“Let’s begin the day with thunder!” – Lasana Sekou at Two Literary Festivals in Italy

Let’s begin the day with thunder! This is how literary critic Dr. Michela Calderaro characterized the first of Lasana Sekou’s back-to-back poetry readings at two literary festivals in Italy last weekend.

“Let’s begin the day with thunder!” – Lasana Sekou at Two Literary Festivals in Italy

St. Martin poet Lasana M. Sekou reciting “Great Salt Pond Speaks” at Santa Margherita Auditorium, Venice literary festival Incroci di civiltà 2017. (Courtesy Incroci di civiltà)

GREAT BAY, St. Martin (April 5, 2017)—“Let’s begin the day with thunder!” is how literary critic Dr. Michela Calderaro characterized the first of Lasana Sekou’s back-to-back poetry readings at two literary festivals in Italy last weekend.

The St. Martin writer was a guest of the 10th annual International Literature Festival of Venice and the 12th edition of Poetry Vicenza. According to Calderaro, “thunder” referred to Sekou’s powerful reading in Venice on the morning of March 31.

The Santa Margherita Auditorium was filled with some 250 people for the recital that started at 11 am. For nearly two hours the audience was presented with literary readings by authors Jeffrey Wainwright (UK) and Lasana M. Sekou (St. Martin); lyrical poetry by poet/violinist Michele Gazich (Italy); and bluesy stylings by poet/musician Eric Andersen (USA).

Lasana M. Sekou (L) in a dramatic silhouette against Italian masterpieces in Chiericati Palace while reciting “Great Salt Pond Speaks” at Poetry Vicenza 2017. Musicians Massimo Tuzza and Filippo Rinaldi accompanied Sekou in his poetry reading. (Courtesy The Arts Box)    

Poems by Wainwright and Sekou were also read in Italian in the theater. Sekou’s “Great Salt Pond Speaks” drew a prolonged applause following its performance. Calderaro had explained the poem in her Italian introduction of the Caribbean poet.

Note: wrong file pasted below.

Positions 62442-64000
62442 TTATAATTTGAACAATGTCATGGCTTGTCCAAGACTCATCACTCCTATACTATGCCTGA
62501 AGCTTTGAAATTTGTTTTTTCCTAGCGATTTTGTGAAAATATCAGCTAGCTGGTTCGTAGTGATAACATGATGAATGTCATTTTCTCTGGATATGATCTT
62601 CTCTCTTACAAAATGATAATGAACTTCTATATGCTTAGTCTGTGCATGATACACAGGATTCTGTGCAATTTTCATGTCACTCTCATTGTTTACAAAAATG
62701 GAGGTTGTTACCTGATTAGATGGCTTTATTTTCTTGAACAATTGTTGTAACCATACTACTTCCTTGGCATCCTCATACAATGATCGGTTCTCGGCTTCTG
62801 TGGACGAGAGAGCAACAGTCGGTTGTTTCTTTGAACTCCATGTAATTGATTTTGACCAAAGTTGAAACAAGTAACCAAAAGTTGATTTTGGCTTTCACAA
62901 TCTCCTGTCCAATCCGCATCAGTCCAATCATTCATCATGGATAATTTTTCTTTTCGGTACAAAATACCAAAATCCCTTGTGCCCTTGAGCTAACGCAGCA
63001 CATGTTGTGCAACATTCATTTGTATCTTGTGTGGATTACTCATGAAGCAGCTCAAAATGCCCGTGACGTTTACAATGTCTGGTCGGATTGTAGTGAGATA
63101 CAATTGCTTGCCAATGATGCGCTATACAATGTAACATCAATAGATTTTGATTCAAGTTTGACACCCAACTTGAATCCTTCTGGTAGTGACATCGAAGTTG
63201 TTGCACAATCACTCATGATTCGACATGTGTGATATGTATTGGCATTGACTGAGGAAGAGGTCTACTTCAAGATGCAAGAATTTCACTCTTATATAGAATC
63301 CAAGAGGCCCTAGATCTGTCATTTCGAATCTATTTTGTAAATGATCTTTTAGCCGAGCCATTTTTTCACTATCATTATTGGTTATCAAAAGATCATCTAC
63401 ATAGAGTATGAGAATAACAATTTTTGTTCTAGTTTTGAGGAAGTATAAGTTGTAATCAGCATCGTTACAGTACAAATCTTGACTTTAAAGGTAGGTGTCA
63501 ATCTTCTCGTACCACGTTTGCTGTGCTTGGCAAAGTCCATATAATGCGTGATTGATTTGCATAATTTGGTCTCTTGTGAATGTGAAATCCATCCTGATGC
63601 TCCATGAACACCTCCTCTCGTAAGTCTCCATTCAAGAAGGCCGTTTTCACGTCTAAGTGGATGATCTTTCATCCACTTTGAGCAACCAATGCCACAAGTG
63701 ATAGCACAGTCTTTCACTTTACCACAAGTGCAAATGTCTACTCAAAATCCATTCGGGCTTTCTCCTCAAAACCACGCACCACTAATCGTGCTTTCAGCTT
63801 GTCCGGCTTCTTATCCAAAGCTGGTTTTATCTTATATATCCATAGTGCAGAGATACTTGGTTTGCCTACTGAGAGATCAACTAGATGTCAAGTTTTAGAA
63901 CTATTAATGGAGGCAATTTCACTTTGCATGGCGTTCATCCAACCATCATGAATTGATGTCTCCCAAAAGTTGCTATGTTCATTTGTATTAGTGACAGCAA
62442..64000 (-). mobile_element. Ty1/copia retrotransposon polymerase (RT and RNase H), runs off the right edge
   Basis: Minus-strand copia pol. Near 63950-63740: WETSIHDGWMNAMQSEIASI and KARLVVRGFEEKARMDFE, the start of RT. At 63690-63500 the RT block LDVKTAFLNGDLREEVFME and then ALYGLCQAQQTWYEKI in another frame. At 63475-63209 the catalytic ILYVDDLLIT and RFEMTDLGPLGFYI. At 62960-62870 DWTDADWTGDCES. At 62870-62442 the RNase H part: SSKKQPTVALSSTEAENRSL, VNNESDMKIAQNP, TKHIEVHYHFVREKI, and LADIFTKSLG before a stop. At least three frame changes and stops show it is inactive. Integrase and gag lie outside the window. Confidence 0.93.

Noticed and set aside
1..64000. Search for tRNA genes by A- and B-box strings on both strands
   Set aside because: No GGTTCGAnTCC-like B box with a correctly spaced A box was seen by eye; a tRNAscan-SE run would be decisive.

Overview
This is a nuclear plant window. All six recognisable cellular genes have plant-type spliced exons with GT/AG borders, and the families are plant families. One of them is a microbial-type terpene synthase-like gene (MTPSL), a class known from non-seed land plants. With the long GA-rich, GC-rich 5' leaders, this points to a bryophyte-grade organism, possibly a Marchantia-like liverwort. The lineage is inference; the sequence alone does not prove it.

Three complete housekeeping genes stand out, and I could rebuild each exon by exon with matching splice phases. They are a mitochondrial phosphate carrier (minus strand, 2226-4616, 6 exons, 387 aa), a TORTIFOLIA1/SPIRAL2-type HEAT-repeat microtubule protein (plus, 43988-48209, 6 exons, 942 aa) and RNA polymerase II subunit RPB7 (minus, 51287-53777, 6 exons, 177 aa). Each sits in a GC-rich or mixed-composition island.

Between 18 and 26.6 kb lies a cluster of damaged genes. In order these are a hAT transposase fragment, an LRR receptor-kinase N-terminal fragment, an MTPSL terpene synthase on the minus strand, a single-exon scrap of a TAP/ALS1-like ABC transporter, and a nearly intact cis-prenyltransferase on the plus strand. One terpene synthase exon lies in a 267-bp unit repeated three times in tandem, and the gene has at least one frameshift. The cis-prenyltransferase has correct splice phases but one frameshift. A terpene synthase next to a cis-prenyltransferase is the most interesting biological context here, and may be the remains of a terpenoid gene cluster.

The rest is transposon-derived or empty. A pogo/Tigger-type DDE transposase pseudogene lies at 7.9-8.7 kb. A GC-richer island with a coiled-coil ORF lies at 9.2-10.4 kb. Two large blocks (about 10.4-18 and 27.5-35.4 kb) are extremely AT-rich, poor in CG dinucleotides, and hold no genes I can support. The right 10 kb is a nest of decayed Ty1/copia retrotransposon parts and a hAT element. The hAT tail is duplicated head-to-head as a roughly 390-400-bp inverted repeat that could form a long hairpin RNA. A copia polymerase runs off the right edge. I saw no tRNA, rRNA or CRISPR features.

The long poem about the history, cultural symbolism, and garbage dump pollution of St. Martin’s great pond is from The Salt Reaper. Sekou also read from his new collection Book of the dead, said Jacqueline Sample, president of HNP, the book’s publisher. After the reading Sekou autographed his poetry and fiction books at the outdoor plaza of the venue, according to bookstore owner Stefano Chinellato.

“Our main goal is to have a small number of writers dialogue with their readers in the beautiful environment of the city of Venice,” said Pia Masiero, director of the festival. With a history of guest writers such as Salman Rushdie, Orhan Pamuk, Cees Nooteboom, Derek Walcott, Rita Dove, and Amitav Ghosh, at least 25 authors from Japan, India, Israel, Kenya, Italy, Canada and other countries were guests in 2017 for the four-day literary event – also known as Incroci di civiltà (Crossings of Civilizations, incrocidicivilta.org).

Sekou and Wainwright’s second recital, for Poetry Vicenza 2017, took place at Chiericati Palace on April 1. According to the city’s Vice Mayor Jacopo Bulgarini d’Elci, the paintings by Tiepolo and other masters that surrounded the visiting poets and their audience in the stately civic arts gallery, date back to the 14th century.

“It was against this backdrop, with images of myths and legends, that we saw images of Lasana delivering narratives of St. Martin and the Caribbean at Poetry Vicenza. The photos of him reading were posted on Facebook even before he returned home,” said Sample on Monday, goo.gl/VjW7Wp.

The English original and Italian translation of “No Love Poems” and “lil’ s’maatin” by Sekou were published in the book Poetry Vicenza 2017, edited by literary scholar and festival founder Marco Fazzini, theartsbox.com.

From mid-March to early June, “Poetry Vicenza, with Marco Fazzini at the helm like a renaissance man, is the literary component of the ‘event space’ of literature, contemporary music, and art that the city takes great pride in each year,” said Sekou.

“Add to the energy and international reaching of both festivals in the Venetian region is the tireless and meticulous Michela Calderaro. If Caribbean Literature has a muse in pioneering its presence to Italian academia it’s her,” said Sekou.